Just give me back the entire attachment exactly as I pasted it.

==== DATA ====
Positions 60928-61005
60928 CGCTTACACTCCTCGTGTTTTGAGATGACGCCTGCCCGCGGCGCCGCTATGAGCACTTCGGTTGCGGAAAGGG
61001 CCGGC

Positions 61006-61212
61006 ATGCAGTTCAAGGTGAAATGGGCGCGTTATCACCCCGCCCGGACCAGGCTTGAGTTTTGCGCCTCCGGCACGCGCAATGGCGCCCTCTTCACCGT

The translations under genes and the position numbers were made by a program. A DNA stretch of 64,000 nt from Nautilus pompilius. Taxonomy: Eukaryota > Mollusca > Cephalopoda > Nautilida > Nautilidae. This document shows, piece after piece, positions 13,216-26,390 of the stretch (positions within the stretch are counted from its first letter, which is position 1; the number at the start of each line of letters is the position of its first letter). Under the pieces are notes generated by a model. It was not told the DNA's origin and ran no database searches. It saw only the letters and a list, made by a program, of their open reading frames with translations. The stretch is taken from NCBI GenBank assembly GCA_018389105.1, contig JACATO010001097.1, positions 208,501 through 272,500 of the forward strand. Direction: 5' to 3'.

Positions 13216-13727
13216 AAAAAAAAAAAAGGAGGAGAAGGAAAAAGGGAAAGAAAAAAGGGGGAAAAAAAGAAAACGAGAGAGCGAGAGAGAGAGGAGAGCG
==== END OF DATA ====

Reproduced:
Positions 60928-61005
60928 CGCTTACACTCCTCGTGTTTTGAGATGACGCCTGCCCGCGGCGCCGCTATGAGCACTTCGGTTGCGGAAAGGG
61001 CCGGC

Positions 61006-61212
61006 ATGCAGTTCAAGGTGAAATGGGCGCGTTATCACCCCGCCCGGACCAGGCTTGAGTTTTGCGCCTCCGGCACGCGCAATGGCGCCCTCTTCACCGT

The translations under genes and the position numbers were made by a program. A DNA stretch of 64,000 nt from Nautilus pompilius. Taxonomy: Eukaryota > Mollusca > Cephalopoda > Nautilida > Nautilidae. This document shows, piece after piece, positions 13,216-26,390 of the stretch (positions within the stretch are counted from its first letter, which is position 1; the number at the start of each line of letters is the position of its first letter). Under the pieces are notes generated by a model. It was not told the DNA's origin and ran no database searches. It saw only the letters and a list, made by a program, of their open reading frames with translations. The stretch is taken from NCBI GenBank assembly GCA_018389105.1, contig JACATO010001097.1, positions 208,501 through 272,500 of the forward strand. Direction: 5' to 3'.

Positions 13216-13727
13216 AAAAAAAAAAAAGGAGGAGAAGGAAAAAGGGAAAGAAAAAAGGGGGAAAAAAAGAAAACGAGAGAGCGAGAGAGAGAGGAGAGCG